Photo : Dr. Vishnu Bisram
There is an ongoing debate in the Guyana media on whether the PNC led coalition government should utilize the services of members of the diaspora in Guyana’s development. Missing in the narrative is the role the diaspora played in the restoration of democracy in Guyana as well as in national development, and whether this role qualifies them for government positions and contracts.
It is my view that individuals from the diaspora who played a role in the struggle against the dictatorship are deserving of government positions providing (off course) they are qualified for the job. They earn their way to a position for they made enormous sacrifices to liberate their homeland. And it will not be accurate to say that overseas Guyanese come to Guyana after democracy has been re-established to enjoy the benefits of the struggle of others. And at any rate, only a handful in Guyana actively partook in that struggle to restore democracy in the country. Others were afraid to join the struggle for fear of reprisals or most were physically too meek (very frail) to participate in a movement against the dictatorship during a period of mass hunger. Violence was used against dissidents and protesters; opponents were killed. Most in the diaspora had accepted their faith that Guyana would remain a dictatorship, and so they decided they would not return to Guyana. It is true that they lost interest in the homeland till after the fall of dictatorship and the consolidation of the return of democracy.
If those from the diaspora who played a role in liberating the homeland come to Guyana now to take state jobs or seek a piece of land for a house, what is wrong with that? Don’t they deserve it? They earned their place in the nation. They fought as much as others in Guyana, if not more, to free the country from authoritarian rule. And without the role of the diaspora, the country may well have remained a dictatorship.
For all practical purposes, the diaspora was always a part of Guyana. Most did not completely abandon their homeland. They had a tough life overseas, but they could not come home during the authoritarian years because the country was in terrible shape to accommodate them. It was rated as worse off than Haiti. Yet most in the diaspora maintained a link with a homeland expressing concern about human rights abuses and lack of democracy. All overseas Guyanese were not equally vocal in their opposition to the dictatorship, and some were more active than others in the struggle for restoration of democracy.
During the period of the dictatorship, when there was almost mass starvation and shortages of basic necessities, the diaspora sustained the economy. They sent barrels of food and other items and large amounts of remittances that provided much needed foreign exchange. A handful of us from the diaspora lobbied world governments (ABC countries, in particular) to pressure the dictatorship in Guyana to end the food ban, re-open the economy, and re-store democracy. I remember well the many long journeys I and a few others took in a vehicle from New York to Toronto, Washington, South Carolina, Atlanta, Miami, etc. to meet with colleagues who were part of the struggle to restore democracy to our country. I remember the many days I skipped classes at university to undertake these journeys and calling in sick from my job to attend political protests. I remember well the few of us who flew frequently to Guyana during our school vacation to join the struggle there. We used our own money to fund activities and to travel to distant locations in Canada, UK, Trinidad, Florida, etc. to garner support for the struggle against the dictatorship. These can never be repaid. I should note that only a handful of us from university days were actively involved in the struggle. Those doing Masters at McGill University or PhD studies at University of Toronto or at other universities did not join us in the struggle against the dictatorship to return democracy to the homeland. We remember that well. It was carried out with dedication and commitment by a handful of us who made tremendous sacrifices neglecting family life and purchasing a home. A few us (and a few Trinis, Antiguans, and Jamaicans as well) sacrificed education, income, and family life to liberate Guyana. For anyone to tell activists of the diaspora that they are not deserving of a job or a house lot is the epitome of ingratitude especially when you yourself did not join in the overseas struggle for restoration of democracy in Guyana.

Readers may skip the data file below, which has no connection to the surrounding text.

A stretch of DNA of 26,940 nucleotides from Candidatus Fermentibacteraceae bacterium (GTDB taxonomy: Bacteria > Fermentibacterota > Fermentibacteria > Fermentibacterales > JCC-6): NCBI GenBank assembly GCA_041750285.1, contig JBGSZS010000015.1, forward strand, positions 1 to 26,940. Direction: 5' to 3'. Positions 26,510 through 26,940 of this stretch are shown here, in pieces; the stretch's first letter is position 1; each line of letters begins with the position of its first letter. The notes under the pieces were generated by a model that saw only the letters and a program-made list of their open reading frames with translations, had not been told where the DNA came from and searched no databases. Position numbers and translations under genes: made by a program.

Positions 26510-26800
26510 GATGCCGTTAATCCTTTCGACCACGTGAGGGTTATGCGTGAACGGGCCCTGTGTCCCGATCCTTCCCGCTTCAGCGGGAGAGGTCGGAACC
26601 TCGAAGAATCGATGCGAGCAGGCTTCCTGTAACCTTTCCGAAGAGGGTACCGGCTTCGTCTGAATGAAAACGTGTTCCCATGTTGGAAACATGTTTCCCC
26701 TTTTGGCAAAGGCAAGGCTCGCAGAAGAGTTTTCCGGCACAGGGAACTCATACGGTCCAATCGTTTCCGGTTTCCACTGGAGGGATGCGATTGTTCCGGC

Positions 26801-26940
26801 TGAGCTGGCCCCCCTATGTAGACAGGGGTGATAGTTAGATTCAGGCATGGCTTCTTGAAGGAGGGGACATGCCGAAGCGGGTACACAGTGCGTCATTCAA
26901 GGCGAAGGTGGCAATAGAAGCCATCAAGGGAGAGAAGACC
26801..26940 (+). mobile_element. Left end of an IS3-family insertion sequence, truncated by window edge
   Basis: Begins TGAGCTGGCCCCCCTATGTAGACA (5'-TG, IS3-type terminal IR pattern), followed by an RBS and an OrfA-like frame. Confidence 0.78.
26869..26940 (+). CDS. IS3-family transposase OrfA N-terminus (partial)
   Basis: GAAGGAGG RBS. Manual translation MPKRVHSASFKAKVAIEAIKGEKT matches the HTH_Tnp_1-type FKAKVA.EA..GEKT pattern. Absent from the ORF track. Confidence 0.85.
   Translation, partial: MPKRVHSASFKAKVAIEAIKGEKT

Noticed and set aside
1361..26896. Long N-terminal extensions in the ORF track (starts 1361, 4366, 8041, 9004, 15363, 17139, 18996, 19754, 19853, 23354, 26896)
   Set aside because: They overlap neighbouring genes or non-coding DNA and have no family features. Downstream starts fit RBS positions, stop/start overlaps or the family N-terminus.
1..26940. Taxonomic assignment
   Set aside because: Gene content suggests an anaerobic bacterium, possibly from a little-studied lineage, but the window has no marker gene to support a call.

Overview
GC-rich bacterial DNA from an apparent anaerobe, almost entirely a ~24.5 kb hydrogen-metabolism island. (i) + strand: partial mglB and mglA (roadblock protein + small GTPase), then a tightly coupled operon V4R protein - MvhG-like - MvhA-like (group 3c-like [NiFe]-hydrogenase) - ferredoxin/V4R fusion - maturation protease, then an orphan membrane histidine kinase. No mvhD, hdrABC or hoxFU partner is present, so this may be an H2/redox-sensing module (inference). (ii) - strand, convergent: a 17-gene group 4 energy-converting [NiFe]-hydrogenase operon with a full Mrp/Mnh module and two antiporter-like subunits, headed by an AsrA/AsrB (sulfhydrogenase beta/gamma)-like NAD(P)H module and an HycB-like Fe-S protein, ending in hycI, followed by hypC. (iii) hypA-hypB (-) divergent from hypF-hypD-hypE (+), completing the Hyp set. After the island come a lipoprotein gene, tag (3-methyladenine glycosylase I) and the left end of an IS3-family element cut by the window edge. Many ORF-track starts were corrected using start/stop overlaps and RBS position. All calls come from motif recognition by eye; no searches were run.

It is true that several of those now hired on high (fat) salaries and those given business contracts (from the diaspora) are those who were with the authoritarian PNC regime up until 1992. They are not deserving of their positions. They were part, parcel and beneficiaries of the dictatorship, and they were not interested in ending the dictatorship in 1992 or played a role in the restoration of democracy. They were for their self-interests; the same is true today.
Overall, I say the government should use the services of the diaspora if they can play a meaningful role in development. Every country is courting its diaspora for investment and expertise in transforming the economy. Why shouldn't Guyana? And never forget the unique role the Guyanese diaspora (as well as non-Guyanese friends in Trinidad and elsewhere) played in eradicating hunger and starvation and in ending authoritarian rule in Guyana.